Posts from August 10, 2004

World Trade Center health registry

World Trade Center health registry

: More than 50,000 people have now signed up for the World Trade Center health registry. I’ve signed up. If you were there, so should you.

Reuters’ agenda

Reuters’ agenda

: John Kerry and answered George Bush’s question on the war, saying that he would still have authorized the war in Iraq, even knowing there were no WMDs there. Of course, he says he would have used that authorization differently if he had been president.

I say that was the stand-up thing to do. Kerry knows it won’t be popular with his corps — it could even send some running to Nader — but he said what he would do and didn’t back away. I respect him for that.

Reuters today does the followup with Bush still trying to tweak Kerry — fruitlessly, in my view — and here’s the headline:

“Bush Goes After Kerry on Iraq War Admission”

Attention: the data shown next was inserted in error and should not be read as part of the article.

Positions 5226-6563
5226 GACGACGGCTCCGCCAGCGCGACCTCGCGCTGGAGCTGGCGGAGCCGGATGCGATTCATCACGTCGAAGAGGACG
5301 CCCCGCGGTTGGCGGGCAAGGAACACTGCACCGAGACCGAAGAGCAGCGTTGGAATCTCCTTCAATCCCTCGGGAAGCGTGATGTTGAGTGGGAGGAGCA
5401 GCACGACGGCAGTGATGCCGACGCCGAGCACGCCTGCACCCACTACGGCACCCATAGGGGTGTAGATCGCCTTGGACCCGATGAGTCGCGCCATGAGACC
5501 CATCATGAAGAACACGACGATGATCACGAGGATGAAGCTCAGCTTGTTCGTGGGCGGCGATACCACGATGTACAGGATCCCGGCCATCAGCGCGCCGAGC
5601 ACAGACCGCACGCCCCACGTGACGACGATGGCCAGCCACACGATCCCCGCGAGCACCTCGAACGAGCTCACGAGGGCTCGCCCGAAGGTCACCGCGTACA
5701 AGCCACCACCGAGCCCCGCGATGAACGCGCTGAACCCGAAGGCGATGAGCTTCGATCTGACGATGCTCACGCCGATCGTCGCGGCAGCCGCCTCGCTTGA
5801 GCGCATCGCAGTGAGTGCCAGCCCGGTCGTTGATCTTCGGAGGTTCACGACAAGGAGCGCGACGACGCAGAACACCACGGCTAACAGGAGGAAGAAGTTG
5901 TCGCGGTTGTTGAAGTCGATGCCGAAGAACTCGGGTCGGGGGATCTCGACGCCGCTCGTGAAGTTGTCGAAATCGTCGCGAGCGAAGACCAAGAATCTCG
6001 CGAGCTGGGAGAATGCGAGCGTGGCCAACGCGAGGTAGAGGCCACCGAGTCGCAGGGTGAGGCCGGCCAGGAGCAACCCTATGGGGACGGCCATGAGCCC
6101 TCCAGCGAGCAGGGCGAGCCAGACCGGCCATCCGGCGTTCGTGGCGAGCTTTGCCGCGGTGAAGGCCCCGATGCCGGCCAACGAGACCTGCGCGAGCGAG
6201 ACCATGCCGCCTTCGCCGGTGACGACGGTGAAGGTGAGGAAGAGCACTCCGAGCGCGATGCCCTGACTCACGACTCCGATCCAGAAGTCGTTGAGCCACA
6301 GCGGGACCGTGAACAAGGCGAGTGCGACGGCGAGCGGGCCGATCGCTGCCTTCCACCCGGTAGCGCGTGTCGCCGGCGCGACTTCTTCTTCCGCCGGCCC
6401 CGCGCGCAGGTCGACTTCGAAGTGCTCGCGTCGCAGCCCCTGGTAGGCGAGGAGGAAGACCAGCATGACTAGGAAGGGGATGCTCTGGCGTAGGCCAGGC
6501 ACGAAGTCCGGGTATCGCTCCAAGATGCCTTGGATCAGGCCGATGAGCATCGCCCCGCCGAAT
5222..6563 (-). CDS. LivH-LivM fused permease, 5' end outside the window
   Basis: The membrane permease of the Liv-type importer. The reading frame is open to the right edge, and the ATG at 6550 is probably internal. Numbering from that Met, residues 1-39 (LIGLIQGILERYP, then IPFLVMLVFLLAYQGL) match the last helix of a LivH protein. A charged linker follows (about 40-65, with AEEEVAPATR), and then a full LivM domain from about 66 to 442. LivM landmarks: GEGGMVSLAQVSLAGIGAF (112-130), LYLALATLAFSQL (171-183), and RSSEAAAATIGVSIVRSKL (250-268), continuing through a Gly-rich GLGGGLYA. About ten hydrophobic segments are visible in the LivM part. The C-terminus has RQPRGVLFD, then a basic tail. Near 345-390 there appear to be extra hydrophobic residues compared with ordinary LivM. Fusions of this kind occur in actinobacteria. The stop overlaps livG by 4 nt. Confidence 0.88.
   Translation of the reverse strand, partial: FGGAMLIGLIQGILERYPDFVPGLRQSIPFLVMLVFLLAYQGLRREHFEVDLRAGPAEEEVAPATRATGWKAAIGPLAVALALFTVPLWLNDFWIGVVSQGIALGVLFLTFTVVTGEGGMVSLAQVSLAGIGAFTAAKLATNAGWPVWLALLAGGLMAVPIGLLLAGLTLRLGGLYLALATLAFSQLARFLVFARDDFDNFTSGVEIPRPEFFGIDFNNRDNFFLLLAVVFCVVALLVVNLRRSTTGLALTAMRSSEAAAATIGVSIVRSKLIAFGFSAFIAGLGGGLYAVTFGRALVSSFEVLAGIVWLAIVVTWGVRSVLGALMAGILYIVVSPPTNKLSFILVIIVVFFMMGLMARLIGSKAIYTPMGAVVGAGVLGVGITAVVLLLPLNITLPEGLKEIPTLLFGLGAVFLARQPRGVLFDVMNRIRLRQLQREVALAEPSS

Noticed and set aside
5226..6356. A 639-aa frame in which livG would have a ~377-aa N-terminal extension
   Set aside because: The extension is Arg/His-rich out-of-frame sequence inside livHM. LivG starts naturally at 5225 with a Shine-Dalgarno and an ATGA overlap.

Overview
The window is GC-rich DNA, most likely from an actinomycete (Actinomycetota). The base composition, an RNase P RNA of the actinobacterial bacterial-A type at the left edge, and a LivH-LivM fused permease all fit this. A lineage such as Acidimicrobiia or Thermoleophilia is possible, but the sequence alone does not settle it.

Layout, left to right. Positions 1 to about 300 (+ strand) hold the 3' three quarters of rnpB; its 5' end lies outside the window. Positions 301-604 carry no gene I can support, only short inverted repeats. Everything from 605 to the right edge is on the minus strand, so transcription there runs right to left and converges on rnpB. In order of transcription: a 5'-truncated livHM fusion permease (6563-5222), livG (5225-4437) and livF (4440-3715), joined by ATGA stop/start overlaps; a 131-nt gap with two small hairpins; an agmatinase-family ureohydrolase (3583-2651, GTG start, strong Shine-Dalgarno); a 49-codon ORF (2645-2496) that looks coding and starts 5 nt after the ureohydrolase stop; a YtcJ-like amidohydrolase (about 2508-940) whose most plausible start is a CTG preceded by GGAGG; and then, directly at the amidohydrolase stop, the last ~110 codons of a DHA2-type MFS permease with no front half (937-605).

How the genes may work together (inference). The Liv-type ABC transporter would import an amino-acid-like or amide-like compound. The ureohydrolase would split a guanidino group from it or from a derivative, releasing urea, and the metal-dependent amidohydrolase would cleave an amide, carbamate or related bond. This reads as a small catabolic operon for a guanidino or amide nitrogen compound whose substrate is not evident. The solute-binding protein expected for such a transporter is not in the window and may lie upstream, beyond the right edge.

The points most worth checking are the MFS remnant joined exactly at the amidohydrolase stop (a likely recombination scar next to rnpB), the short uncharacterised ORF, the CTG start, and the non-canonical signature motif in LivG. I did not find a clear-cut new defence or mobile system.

Admission is an awfully loaded word — as in, Kerry admits he would support the war Reuters opposes.

Help bring free speech to Iran: Click here

Help bring free speech to Iran: Click here

: Iranian blog pioneer Hossein Derakhshan’s blog is being blocked by Iran’s mullahs. His only way around this — until technology geniuses invent incredibly clever ways to foil censors — is to buy new domains. So click here and go help him buy some.

Do not bend

jarvisstamp.jpgDo not bend

: Stamps.com got final approval to let you use your own photos to create stamps.

Not a nation divided, just a nation deafened

Not a nation divided, just a nation deafened

: I’ve been saying for sometime that we are not a nation divided — that’s just how media and politicians want to portray us because it fits their agendas. The truth is that we all have lives; they don’t. So they spend their time shouting at us, deafening us. But they don’t represent us.

I’m not alone in this view. In this week’s Time, Joe Klein says it’s “only the blabocrats”:

We are a divided nation, it is said. There is a cultural chasm between the red states and the blue, between the religious and the secular, between Michael Moore’s America and Rush Limbaugh’s. The “culture war” has become a pillar of the conventional wisdom. But is it real? Is it possible that the great partisan divide is a media-induced mirage, little more than an exaggerated case of squeaky-wheelism? There is plenty of evidence that the very real disputes pushed by political activists and chair-throwing media yakkers